The Minturno Expedition

Originally Published in 1932

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A NUMBER of interesting finds at Minturno have been reported recently by Dr. Jotham Johnson. Among these, part of the sculpture from the fountain was revealed in the form of a Silenus (complete from neck to knees) who holds a large jug from which came the water. A remarkably well-preserved head dates from the first century A. D.

Two colored revetment plaques are among the most interesting pieces of their kind in Italy. Architectural terra-cottas in general have been found in considerable numbers, and the buildings from which they came have been rather definitely identified. The terra-cottas date from the late fourth century B. c. to the first century A.D., with the fourth, third and first centuries B.C. particularly well represented.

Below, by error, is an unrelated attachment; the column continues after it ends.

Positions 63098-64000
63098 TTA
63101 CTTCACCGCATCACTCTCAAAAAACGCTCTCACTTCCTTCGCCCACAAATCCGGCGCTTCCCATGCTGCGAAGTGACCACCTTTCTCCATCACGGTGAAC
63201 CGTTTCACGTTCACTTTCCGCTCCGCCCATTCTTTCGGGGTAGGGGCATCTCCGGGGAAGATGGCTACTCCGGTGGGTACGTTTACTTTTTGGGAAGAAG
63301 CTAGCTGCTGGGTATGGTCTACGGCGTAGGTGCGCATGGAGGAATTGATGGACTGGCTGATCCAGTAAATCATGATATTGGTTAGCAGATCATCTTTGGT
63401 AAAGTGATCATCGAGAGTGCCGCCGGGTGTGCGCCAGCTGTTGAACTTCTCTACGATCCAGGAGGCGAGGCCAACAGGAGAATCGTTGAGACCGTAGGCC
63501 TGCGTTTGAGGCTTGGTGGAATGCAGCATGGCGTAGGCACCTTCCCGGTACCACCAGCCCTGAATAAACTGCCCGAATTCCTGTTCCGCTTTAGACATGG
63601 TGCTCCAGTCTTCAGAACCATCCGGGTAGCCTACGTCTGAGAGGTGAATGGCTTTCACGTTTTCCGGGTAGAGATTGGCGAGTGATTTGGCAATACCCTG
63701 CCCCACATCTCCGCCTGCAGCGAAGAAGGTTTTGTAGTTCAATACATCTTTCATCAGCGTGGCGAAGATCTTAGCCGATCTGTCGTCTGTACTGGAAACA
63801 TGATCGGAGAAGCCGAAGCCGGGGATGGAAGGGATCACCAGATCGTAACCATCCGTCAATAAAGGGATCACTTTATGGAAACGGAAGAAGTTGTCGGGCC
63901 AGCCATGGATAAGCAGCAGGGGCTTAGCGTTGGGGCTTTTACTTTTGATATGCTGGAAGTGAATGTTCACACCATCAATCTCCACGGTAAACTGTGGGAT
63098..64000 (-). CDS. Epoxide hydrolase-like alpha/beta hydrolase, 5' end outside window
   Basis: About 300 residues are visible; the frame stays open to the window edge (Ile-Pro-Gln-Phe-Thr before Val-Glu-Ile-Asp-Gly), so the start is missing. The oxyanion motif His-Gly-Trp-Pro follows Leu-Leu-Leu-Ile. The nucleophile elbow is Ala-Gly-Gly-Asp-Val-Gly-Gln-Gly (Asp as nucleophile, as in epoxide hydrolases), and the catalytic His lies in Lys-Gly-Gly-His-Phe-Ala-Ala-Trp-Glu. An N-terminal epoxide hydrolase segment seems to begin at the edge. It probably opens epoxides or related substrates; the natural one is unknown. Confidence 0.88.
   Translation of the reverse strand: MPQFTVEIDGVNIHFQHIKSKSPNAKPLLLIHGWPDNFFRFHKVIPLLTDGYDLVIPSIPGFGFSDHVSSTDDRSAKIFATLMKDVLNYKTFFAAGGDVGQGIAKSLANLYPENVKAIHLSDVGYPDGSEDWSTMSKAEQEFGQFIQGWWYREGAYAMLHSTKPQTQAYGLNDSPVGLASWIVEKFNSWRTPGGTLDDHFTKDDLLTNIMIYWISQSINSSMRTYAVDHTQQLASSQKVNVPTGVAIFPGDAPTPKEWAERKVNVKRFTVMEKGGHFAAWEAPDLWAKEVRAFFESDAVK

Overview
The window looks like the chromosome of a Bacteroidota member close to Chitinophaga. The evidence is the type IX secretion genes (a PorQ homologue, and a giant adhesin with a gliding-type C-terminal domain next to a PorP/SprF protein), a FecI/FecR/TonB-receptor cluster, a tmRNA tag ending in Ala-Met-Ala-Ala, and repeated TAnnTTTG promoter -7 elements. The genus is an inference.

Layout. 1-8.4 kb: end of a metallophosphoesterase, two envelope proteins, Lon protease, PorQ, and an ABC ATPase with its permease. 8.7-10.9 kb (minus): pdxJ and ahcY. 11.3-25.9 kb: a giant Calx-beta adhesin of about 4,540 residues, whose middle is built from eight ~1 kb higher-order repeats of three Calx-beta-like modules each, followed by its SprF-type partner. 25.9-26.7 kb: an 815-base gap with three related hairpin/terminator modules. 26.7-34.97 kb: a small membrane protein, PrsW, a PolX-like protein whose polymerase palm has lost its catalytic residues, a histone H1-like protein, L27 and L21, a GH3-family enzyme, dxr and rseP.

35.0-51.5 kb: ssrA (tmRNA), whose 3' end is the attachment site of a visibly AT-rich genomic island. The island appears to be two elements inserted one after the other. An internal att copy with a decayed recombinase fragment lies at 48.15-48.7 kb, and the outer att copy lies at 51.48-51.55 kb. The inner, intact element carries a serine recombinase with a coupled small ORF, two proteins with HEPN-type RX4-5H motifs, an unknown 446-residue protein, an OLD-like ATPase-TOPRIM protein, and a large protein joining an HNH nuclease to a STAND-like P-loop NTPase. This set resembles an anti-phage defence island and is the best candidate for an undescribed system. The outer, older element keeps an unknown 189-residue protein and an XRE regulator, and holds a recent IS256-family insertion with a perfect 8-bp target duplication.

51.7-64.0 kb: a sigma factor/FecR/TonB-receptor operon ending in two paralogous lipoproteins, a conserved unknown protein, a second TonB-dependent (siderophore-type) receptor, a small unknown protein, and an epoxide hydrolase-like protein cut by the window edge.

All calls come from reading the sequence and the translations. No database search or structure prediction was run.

Base of a statue with an inscription, in situ
Plate VIII — Statue Base, Third Century A.D., Minturno, Italy
Head of a statue of Venus with wavy hair
Plate IX — Roman Head of Venus, Minturno, Italy
Image Number: 26156

A statue base [Plate VIII] is one of the many that have been found. According to the inscription on it, it was erected by the citizens of Minturno in honor of Furia Sabinia Tranquillina, ‘august and most revered wife of Gordianus Pius,’ who reigned from 238 to 244 A. D.

The attractive head of Venus, shown in Plate IX, is an interesting Roman copy of Greek sculpture. It was found earlier in the season, but a photograph has not been available until now.

Cite This Article

"The Minturno Expedition." Museum Bulletin III, no. 3-4 (January, 1932): 91-94. Accessed July 24, 2024.

This digitized article is presented here as a historical reference and may not reflect the current views of the Penn Museum.

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